If you're an avid animal lover, not many things in life can be more rewarding than adopting a pet -- or even a couple of them at once. When you're looking to bring some sweet young kittens into your home, thankfully, a lot of suitable adoption options are available.
Items you will need
- Adoption application form and fee (in some cases)
Visit your local animal shelter. The Humane Society of the United States recommends adopting kittens this way. After all, millions of the animals that are available in shelters never end up getting placed -- not good. Whether you're looking for a tiny young domestic shorthair kitten or a wiser and older Russian blue, the shelter runs the gamut in terms of available animals -- including purebreds.
Check out a nearby rescue. If you didn't make a connection with any of the pets at the animal shelter, look into rescue groups in your area. Many rescue groups cater to specific types of pets, so in your case, seek one that specializes in kittens and adult cats. Rescue groups often have on-site adoption centers, but you may be able to look at kittens that are residing temporarily in foster homes. Tell the rescue organization exactly what you're looking for in a pet -- from the approximate age (say 12 weeks or so) to preferred fur color and temperament.
Surf the Internet for pet listings. Look everywhere from websites that specialize in classified listings for animals to adoption-specific sites. Search through listings that are close to your hometown. You may also be able to search using age and breed preferences, as well. If you find a kitten -- or two -- that piques your interest, contact the individual handling the adoption to arrange in order to meet the fluff ball.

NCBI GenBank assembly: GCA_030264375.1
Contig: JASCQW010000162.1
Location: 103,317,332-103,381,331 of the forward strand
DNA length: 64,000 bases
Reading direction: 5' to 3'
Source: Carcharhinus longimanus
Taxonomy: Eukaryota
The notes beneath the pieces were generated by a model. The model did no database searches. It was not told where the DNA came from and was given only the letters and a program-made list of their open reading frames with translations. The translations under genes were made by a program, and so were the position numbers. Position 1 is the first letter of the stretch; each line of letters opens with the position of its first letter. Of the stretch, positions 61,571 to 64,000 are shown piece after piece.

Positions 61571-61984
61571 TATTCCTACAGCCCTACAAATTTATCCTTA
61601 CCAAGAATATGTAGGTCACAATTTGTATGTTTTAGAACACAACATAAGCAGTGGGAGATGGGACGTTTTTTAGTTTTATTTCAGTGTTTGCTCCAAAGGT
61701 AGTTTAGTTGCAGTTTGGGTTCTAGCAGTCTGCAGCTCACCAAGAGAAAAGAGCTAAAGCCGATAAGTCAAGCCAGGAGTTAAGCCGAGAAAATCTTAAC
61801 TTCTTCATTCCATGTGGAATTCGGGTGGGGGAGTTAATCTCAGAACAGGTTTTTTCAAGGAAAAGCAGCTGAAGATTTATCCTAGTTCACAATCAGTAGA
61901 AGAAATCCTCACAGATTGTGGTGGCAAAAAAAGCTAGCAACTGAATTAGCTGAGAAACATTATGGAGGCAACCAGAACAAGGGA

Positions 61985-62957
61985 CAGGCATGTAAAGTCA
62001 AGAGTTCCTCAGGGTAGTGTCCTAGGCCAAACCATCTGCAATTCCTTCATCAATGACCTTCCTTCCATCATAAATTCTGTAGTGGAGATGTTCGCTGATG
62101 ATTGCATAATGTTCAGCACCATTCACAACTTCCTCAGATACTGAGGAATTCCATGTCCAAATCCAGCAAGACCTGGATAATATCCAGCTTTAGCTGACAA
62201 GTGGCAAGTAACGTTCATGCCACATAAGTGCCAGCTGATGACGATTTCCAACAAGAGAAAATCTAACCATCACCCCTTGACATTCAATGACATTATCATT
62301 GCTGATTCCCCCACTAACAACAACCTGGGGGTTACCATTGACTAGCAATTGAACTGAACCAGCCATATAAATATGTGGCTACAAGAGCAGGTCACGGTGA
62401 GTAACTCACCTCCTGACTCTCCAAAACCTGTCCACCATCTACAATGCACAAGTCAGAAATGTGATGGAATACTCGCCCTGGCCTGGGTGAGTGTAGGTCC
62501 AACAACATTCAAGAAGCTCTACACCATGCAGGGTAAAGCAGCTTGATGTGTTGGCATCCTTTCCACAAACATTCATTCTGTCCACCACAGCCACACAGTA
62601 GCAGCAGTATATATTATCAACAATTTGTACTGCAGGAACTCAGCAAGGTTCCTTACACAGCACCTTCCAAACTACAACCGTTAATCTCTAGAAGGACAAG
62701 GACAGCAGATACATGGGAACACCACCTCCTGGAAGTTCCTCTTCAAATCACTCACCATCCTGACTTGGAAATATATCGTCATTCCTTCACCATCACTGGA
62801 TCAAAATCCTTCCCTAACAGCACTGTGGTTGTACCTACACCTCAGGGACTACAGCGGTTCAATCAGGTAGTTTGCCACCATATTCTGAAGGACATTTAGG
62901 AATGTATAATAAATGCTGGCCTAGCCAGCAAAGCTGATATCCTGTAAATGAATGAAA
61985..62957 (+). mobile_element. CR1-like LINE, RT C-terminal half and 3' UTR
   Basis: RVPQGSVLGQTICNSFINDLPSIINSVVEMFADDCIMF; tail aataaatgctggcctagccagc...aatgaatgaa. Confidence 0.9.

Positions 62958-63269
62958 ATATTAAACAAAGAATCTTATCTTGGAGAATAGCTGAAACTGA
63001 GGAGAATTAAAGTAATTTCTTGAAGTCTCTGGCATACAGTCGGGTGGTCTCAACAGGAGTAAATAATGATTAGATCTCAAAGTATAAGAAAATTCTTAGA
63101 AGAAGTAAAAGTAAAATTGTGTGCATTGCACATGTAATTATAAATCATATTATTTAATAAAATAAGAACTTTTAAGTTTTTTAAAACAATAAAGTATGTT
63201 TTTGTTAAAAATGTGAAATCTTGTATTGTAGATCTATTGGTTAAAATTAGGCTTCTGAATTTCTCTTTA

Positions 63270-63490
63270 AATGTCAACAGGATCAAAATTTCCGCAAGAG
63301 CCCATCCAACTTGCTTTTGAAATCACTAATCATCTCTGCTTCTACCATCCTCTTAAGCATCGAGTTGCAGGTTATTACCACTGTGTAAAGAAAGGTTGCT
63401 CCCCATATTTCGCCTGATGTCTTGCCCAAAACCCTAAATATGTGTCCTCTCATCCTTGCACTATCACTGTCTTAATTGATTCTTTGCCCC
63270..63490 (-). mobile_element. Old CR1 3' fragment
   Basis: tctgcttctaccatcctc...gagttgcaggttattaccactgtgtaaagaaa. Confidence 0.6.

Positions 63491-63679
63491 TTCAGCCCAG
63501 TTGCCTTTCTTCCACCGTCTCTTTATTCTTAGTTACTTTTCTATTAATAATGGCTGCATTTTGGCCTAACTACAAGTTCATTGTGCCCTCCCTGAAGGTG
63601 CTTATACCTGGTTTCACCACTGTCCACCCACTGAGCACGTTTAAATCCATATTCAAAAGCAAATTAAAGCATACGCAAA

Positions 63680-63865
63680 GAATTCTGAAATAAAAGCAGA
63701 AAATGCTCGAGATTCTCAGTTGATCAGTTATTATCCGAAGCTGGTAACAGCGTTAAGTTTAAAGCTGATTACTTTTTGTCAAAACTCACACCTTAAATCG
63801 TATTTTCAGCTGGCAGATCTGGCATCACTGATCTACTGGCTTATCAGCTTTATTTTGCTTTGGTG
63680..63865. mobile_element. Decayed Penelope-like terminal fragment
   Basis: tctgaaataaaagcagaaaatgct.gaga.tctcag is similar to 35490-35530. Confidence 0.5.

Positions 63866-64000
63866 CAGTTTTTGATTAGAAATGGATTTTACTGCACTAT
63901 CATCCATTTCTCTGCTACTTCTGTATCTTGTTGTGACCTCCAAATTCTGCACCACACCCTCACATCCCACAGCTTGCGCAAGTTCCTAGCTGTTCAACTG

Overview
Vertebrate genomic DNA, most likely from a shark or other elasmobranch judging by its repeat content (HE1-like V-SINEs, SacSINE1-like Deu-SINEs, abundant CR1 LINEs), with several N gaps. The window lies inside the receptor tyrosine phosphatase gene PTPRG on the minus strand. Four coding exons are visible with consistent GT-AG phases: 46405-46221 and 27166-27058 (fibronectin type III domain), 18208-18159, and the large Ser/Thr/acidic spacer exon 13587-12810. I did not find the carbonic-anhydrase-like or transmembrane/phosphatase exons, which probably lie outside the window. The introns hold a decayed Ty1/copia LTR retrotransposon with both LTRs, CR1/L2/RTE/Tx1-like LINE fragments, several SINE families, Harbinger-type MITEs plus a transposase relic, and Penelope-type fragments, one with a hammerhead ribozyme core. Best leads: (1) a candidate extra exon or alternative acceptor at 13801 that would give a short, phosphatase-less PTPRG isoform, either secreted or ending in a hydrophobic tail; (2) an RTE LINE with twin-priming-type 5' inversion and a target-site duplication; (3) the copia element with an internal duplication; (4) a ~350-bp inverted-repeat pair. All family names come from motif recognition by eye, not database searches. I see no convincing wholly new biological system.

Ask the right questions. Before you commit yourself to applying an adorable little feline, ask about any possible veterinary records that may be available to you, from proof of FVRCP vaccine to deworming -- many kittens have roundworms, for instance, especially if they were born outdoors. Also inquire about the medical history of the kittens, especially if any information about the mother or father cat is available. The more you know, the better equipped you will be to provide a cozy new home for your new addition or additions.
Prepare yourself for the adoption procedure. If you find the right kitten or kittens, you will likely have to formerly apply for adoption. In many cases, you may have to pay an adoption fee, as well. Adoption applications are often very detailed in order to make sure that animals are placed into loving and safe home environments, so be ready to provide information ranging from the phone number of your employment to the health of any other household pets you may have.
- If you spot a litter of wee young kittens outdoors, consider it as a path to adoption. If a cat is born outdoors, it very quickly can become "feral," or essentially, undomesticated. However, if you adopt early enough -- think 8 weeks or less -- and begin socialization, you may be able to enjoy an enriching and loving kitty experience.
- With outdoor kittens, be safe and make sure you always get the cuties to the veterinarian immediately for any necessary vaccination and deworming procedures.
- Before adopting any animals, make sure that you are capable emotionally and financially to make such a massive commitment. Cats sometimes live longer than 20 years -- and wonderfully so -- so make sure that you are excited and prepared to make such a big leap. Also make sure that you have permission to bring a cat into your home, whether it's with your apartment building landlord or with any other members of your household.
- Maryland SPCA: How to Adopt
- The Humane Society of the United States: Adopting from an Animal Shelter or Rescue Group
- ASPCA: Adoption
- The Humane Society of the United States: Adopt a Shelter Pet
- American Humane Association: Adoption & Pet Care
- American Humane Association: Why Adopting is More Humane Than Buying
- Alley Cat Allies: Socialized Cat Guide
- ASPCA: Vaccinations
- Photodisc/Photodisc/Getty Images
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